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30 CHAPTER FIVE STROLLERS LITERATURE REVIEW ON STROLLERS AND STROLLER will be included in a category within the Co-operative Seat- ACCOMMODATION POLICIES ing area. The blue decals will extend strips outward for the length The problem of accommodating strollers has grown as of the Co-operative Seating area depicting other types the size of strollers has increased. No longer just small of people requiring special seating. On the actual seats umbrella strollers, which can be folded and hung over the themselves, a graphic depiction of a person standing next arm, strollers are now multipurpose, with removable baby to a seat will be woven in the material to indicate the action that is expected from anyone sitting in those seats. carriers and attached pouches for diapers, bottles, and As with "handicap parking" wheelchair symbols, these other accessories. graphics are likely to encourage people to keep moving back so as to avoid sitting in what would be perceived as Magazine articles and blogs report conflicts between par- a "reserved" seat (Schepers 2009). ents with strollers and other passengers. For example, this 2008 posting on a blog dedicated to "The T" light rail system Chapter nine contains more information on the agency's in Boston describes the conflict: experience and policies. I wavered between who I found more annoying: the woman who brought a ginormous stroller on public In another mishap in New York City in 1995, a stroller transportation or the passengers who steadfastly refused was caught in the doors of a train. To remedy the problem, to let her in thus creating a dangerous bottleneck newer cars and some older retrofitted cars have door sen- (Ginormous Strollers on T Buses 2008). sors or closed-circuit monitors to alert the driver and prevent such accidents (Alvarez 1995). One example of the struggle over this issue is an incident in October 2008 that created outrage in Ottawa, Ontario, The decision about whether to allow boarding of a stroller Canada, when a bus driver refused to allow a young woman and whether it must be folded is most often left to the discre- onto the bus with a stroller and then drove off with her two- tion of the driver. For example, the stroller policy at Sioux year-old child on board (Drudi 2008). Following the incident, Area Metro in South Dakota states, if "due to the size of the OC Transpo's staff proposed a series of recommendations stroller and/or if the stroller is blocking or narrowing the that would provide clear rules about the transportation of aisle, the driver may deny the passenger a ride" (Sioux Area strollers on the OC Transpo buses. One of the most contro- Metro 2008). versial rules was prohibiting open strollers, except in empty spaces designated for wheelchairs. If there were no empty Victoria Regional Transit System in Victoria, British spaces, the stroller would have to be folded. Upon cries that Columbia, has set clear priorities for the accessible seating this rule discriminated against parents and would be a hard- area as follows: ship in winter weather, the OC Transpo transit committee agreed to continue to allow open strollers in the aisles, unless 1. Customers who use wheelchairs, scooters, or other the driver found that the open strollers interfered with the mobility aids safe movement of passengers (Cockburn 2009). OC Transpo adopted a new Co-operative Seating Area. Royal blue decals 2. Elderly customers and customers with disability or displaying new, modern graphics depicting people eligible mobility issues to use Co-operative Seating are placed on the windows in this area. Although wheelchairs are given priority in the 3. Customers with strollers United States, Canadian providers may offer priority to per- sons using wheelchairs and other mobility devices; people 4. Luggage (in the case of double deckers). with children that may or may not be in strollers; pregnant women; seniors; people with injuries; and people with invis- However, it is still up to the driver to resolve cases of a ible disabilities. For this particular agency, people who are conflict. The policy directs the driver to inform the customer eligible for priority seating (such as those with disabilities) of the priorities, and if a customer refuses to respect these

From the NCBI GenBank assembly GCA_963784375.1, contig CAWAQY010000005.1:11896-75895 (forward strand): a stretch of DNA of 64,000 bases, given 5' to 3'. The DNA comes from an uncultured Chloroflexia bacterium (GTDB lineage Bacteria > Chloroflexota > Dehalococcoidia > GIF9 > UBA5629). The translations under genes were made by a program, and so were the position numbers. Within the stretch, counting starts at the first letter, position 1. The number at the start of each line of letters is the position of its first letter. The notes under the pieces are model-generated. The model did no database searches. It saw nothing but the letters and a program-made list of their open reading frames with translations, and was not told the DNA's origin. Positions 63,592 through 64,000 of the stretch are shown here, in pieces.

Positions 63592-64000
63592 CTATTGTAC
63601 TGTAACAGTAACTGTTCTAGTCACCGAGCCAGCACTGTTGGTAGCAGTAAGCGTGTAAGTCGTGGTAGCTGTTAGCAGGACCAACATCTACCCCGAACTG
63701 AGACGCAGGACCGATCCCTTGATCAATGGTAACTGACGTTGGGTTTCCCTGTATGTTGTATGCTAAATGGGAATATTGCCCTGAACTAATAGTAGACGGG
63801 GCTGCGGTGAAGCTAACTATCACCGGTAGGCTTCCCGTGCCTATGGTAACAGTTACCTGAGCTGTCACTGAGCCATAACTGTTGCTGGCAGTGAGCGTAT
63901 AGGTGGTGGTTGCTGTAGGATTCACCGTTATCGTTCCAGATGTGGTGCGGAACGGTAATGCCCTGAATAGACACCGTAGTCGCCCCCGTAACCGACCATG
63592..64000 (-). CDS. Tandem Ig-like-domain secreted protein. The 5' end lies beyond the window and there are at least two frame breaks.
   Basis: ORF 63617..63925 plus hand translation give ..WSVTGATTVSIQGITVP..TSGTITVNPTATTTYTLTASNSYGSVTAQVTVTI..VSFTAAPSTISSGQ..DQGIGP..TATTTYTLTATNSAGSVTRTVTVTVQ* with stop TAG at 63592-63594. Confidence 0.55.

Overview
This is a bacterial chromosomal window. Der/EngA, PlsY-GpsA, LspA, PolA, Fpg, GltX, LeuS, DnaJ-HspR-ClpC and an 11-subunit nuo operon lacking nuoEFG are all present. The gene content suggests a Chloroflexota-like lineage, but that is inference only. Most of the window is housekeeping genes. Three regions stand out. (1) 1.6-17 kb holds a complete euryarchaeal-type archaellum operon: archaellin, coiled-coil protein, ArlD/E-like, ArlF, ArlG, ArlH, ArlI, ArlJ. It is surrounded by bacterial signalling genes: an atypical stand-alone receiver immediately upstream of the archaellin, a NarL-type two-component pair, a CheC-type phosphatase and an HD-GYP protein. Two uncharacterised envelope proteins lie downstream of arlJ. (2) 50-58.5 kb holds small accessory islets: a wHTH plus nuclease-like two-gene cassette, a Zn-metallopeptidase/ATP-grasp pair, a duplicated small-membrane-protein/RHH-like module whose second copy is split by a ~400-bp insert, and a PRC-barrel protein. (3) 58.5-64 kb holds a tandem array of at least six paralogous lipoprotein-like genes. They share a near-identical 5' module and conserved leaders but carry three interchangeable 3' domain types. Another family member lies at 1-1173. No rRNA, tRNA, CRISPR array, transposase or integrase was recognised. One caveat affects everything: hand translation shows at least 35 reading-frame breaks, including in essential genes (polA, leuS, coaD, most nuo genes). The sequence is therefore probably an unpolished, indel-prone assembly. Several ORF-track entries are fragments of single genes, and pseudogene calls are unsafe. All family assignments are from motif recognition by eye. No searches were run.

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31 priorities the driver is to "use discretion as to whether a tran- Some operators, such as County Connection and AC sit supervisor should be contacted to assist in resolving the Transit in California and Sioux Area Metro in South issue" (Victoria Regional Transit Commission 2010).Other Dakota, will allow the driver to lower the lift or ramp to agencies have adopted policies that relieve the driver of mak- board unfolded strollers upon request by the adult passen- ing decisions about strollers. Two examples are Valley Tran- ger. However, Tri Delta Transit in California has gone one sit in Appleton, Wisconsin, and Link Transit in Washington step further by removing one set of seats on its 40-ft fixed State, both of which require that the child be removed from route buses to create a designated stroller area. "We cur- the stroller and the stroller be folded before boarding the bus rently accommodate these passengers by deploying the lift (Valley Transit 2009). In the province of Ontario, Brantford to assist them in boarding the bus," said Tri Delta Transit Transit changed its requirement that strollers be folded and Chief Executive Officer Jeanne Krieg. "However, we rec- now allows open strollers. However, the policy states, "Over- ognized the difficulty they encounter when required to fold size strollers will not be allowed on the buses. An oversize their strollers, and felt there was more we could do to make stroller is anything larger than a single stroller and includes their experience easier and more enjoyable" (APTA Pas- jogging strollers" (Brantford Transit 2010). senger Transport Archive 2006). Tri Delta buses can also accommodate two additional strollers if the wheelchair Some stroller manufacturers extol the virtues of their sin- area is not occupied. gle-seat stroller's ability, at 20 in. wide, to fit easily through doors. This is an important factor on buses, where the aisles A 2008 article in the New York Magazine evaluated nine are typically 20 to 23 in. wide. Compounding the problem strollers priced between $150 and $1,000, complete with of strollers on buses is the sale of double-seat strollers for a "street test" of each (see Figures 19 and 20). Comments parents with a baby and a toddler and even triple-seat stroll- on their ease ranged from complimentary ("Buses and sub- ers that have accompanied the rise of multiple births. For ways a snap; stroller is light enough for hip sling. Great for example, a side-by-side stroller can weigh almost 21 lb and walk-up apartments, public transportation") to scathing have dimensions 39 in. high by 30 in. wide by 31.5 in. deep. ("On bus ride, hit a passenger in the head with seat and had A tandem stroller can weigh more than 55 lb with dimen- to ask another rider to fish MetroCard out of pocket. On sub- sions 52 in. high, 40.25 in. wide, and 25.5 in. deep. Because way, actually accepted an assist from a pregnant woman," of the difficulty of maneuvering large strollers and several and for another stroller, "Ran over several feet on subway children, parents have often fought bus operator require- and bus and found climbing stairs unassisted was next to ments that the strollers be folded before boarding. impossible") (Penn 2008). FIGURE 19 Two double strollers: One child positioned above another (left ) and a wide stroller for two (right ) on a CTA bus in Chicago [courtesy : (left ) J. Goldman, Nelson\Nygaard Associates; (right ) CTA].
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32 FIGURE 20 Boarding a bus with different types of strollers in Austin, Texas. Two women remove children and fold strollers at a bus stop as they prepare to board a bus. The woman on the left boards with a collapsed umbrella stroller. The woman on the right boards with a larger folded stroller (courtesy : Capital Metro). In a 2003 TRB report Use of Rear-Facing Position for included in that definition not only people with disabilities Common Wheelchairs on Transit Buses, the authors found but also older people and those with heavy shopping, bulky that "Across Europe, the use of urban buses by persons with luggage, and buggies. Petterssen concluded that "Local bus strollers is greater than the use by persons in wheelchairs" transport was a lifeline for many parents with young children (Rutenberg and Hemily 2003). Research by Geraldine Pet- and accessible buses made it easier to use, reducing isolation terssen in a 2009 article published by the Association for and increasing social inclusion" (Petterssen 2009). However, European Transport notes that "Between 35% and 40% of her research found that some of the buses are so well used by the European Union's population has reduced mobility" and buggies that additional parents with strollers cannot board.